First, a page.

# 1417 - Smith And Wesson Hand Ejector Model of 1905
9/1/98
James

Maker Model Caliber Barrel Length Finish Serial Number
S&W 1905 32/20 Unknown Unknown Unknown

I have a model 1905 Smith and Wesson .32 cal revolver,,,chambered for .32 Winchester (32/20) rounds, I'm wondering about its worth and collectibility, also I believe it was in the models third change and manufactured between 1909 -1910 Also was this manufactured for consumer sale or military use?,,,,,thank you very much.

Answer:
James, The Smith and Wesson Hand Ejector Model of 1905 is a six shot revolver with fluted cylinder, they had five screw round or square butt frames, round but models came with hard rubber or wood grips, square but models came with checkered wood grips only. The Smith and Wesson Hand Ejector Model of 1905 was offered in regular or target configuration, with four, five, six, or six and one half inch barrels. I can find no information that would lead me to believe that this particular model (especially in 32/20) was ever procured by the US military, if your revolver is US military issue, it would probably have a lanyard ring, it should also have US markings and / or US inspectors stamps. Since you did not supply a serial number I can not verify which change you actually have. According to "The Standard Catalog of Smith and Wesson" by Jim Supica and Richard Nahas, 20,499 Smith and Wesson Hand Ejector Models of 1905 Third change were manufactured between 1909 and 1915. Serial numbers for third change models range from 45201 to 65700. There is not much collector demand for these revolvers, I would estimate values for examples in 32/20 to be in the $65 to $175 range depending on condition... Marc


# 1414 - 1871 Unknown
9/1/98
Betty TN U.S.A.

Maker Model Caliber Barrel Length Finish Serial Number
Mauser?? K(?) Mod. 71 Unknown Unknown Unknown 1704

K(?) Mod.71 stamped in Old English style letters St. DenisS.F.A.T. stamped on barrel in script 1881 1877 on rear of breech This is a single shot carbine, 2 banded w. saddle ring on rear band, sharply turned down bolt, 200-1000 meter ladder type rear sight, side mounted cleaning rod w. brass end & thread on other end. I am unsure as to what company produced this model, and the size cartridge this carbine would take. Any other info as to the history of this firearm would also be greatly appreciated.

Answer:
Betty- My initial reaction was it must be a carbine variant of the German 1871 Mauser, but the more I looked the dumber I got. The 2000 yard sight does not match anything I could find in that breed, and the side mounted cleaning rod is odd. St, Denis SFAT is another clue that I couldn't translate into anything. Send some pictures to John Spangler, Box 711282, Salt Lake City, UT 84171 and then I am pretty sure we can solve the mystery... John Spangler


# 1411 - Winchester M1917 Rifle
9/1/98
Dave, Fairbanks, Alaska

Maker Model Caliber Barrel Length Finish Serial Number
Winchester 1917 .30-06 Military Issue/unaltered Blue 2118 (4 digit)

"W" marked early model "speculation" military rifle. I picked up an example of the "W" marked Winchester 1917 rifle you have commented on in the past. It is in good condition with a shiny bore and good headspace. The stock unfortunately has been cut down. Cartouches on the stock are "OEL" with "1919" below it in a box, and "H.H.S" with "XXA" (can't red first 2 letters)below it in a box. Do you recognize these? Do you know where Winchester started the serial # run on these early rifles? The barrel date is 7-17.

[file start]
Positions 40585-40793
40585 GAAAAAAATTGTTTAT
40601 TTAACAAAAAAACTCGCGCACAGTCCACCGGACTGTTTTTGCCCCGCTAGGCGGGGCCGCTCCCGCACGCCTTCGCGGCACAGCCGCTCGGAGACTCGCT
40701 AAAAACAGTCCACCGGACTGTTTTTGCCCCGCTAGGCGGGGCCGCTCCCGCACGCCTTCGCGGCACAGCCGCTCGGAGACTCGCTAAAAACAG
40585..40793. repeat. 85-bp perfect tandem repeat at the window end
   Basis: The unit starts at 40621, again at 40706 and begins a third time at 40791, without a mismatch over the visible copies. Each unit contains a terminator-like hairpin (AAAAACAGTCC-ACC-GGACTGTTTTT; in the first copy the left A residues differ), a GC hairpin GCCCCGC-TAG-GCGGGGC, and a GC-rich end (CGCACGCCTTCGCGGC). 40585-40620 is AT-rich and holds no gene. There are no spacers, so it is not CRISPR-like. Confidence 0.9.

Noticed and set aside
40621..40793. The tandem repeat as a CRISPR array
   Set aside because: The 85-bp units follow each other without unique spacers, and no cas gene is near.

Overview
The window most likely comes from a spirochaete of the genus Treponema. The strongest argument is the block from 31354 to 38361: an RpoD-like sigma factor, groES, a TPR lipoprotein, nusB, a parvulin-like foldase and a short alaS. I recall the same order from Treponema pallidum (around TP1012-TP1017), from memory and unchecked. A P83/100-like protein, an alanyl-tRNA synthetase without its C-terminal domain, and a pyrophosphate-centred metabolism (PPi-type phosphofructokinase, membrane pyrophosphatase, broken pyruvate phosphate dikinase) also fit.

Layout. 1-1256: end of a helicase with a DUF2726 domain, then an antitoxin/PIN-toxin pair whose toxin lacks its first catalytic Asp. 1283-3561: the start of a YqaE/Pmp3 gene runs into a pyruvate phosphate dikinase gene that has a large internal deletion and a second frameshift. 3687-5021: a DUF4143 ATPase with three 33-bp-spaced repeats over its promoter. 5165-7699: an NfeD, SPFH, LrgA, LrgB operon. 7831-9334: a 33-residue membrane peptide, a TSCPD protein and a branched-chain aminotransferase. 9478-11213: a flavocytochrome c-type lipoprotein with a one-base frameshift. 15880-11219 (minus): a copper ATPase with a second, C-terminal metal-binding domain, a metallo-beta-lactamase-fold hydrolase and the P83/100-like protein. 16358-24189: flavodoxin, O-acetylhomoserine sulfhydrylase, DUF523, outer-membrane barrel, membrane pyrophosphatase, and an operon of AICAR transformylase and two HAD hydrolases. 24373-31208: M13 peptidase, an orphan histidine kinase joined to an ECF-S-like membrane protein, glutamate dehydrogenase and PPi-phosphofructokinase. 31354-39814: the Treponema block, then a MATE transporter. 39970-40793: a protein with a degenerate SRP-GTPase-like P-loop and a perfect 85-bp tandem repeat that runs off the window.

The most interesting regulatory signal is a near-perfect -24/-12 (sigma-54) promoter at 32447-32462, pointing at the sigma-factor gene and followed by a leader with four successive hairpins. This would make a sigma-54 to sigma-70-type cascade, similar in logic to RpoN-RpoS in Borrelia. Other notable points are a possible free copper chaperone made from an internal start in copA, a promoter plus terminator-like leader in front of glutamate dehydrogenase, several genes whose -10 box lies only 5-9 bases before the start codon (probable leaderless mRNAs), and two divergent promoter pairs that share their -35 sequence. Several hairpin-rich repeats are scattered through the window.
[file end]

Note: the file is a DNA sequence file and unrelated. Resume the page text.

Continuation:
Answer:
Dave- Congratulations, the early Winchesters are hard to find. I assume it, like number 2106 in my collection has only the "W" on the receiver, not the full Winchester name. I think these started at one, and recollect seeing number 365 atone time. Sure would like to know highest number observed this way- I suspect it may be as high as 10,000, but might actually be much lower. According to Nick Ferris' excellent book "The Rock Island `03" the OEL 1919 cartouche is associated with overhaul work at Rock Island inspected by Ora E. Lindsay. I do not recognize the HHS marking, but San Antonio Arsenal used lengthy letter series starting or ending in SAA. I just discovered a M1917 stamped on the left side of the receiver with a tiny "S.A.A.-E" and matching large "S.A.A.- E" (with only the E in a box). Only time I have ever seen rework marks on the metal, and at first thought I had been snookered by import marks in a strange place... John Spangler


# 1504 - Rifle- G98/40
9/1/98
Frank Plymouth PA

Maker Model Caliber Barrel Length Finish Serial Number
Unknown G98 40 8mm Mauser Unknown Unknown Unknown

I need a forend and lower band for a G98-40 I have tried Sarco, GPC and a bunch of places on the net to no avail, will consider a parts gun as long as it has what I need. Thank You

Answer:
Frank- You got a real problem! I once owned a G98/40 but got tired of it and sold it years ago. (Paid about $20 for it and thought I was getting rich when it sold for $35!). These rifles were slight modification of the Hungarian M35 Rifle. The biggest difference being the caliber and change from a single row magazine to a standard Mauser type double row. Magazine inletting will be easy to adapt on a Hungarian M35 stock if you want to use this on a G98/40. We just happen to have just such a buttstock complete with buttplate and the metal piece at the wrist where the butt, forend and action all fit together. Forend does not have band. Assorted small dings and a few medium. No handguard. $85.00 Got lots of other good stuff on our accessories and parts page. If we don't have it, you are welcome to use our free "wanted" page to look for all those treasures. John Spangler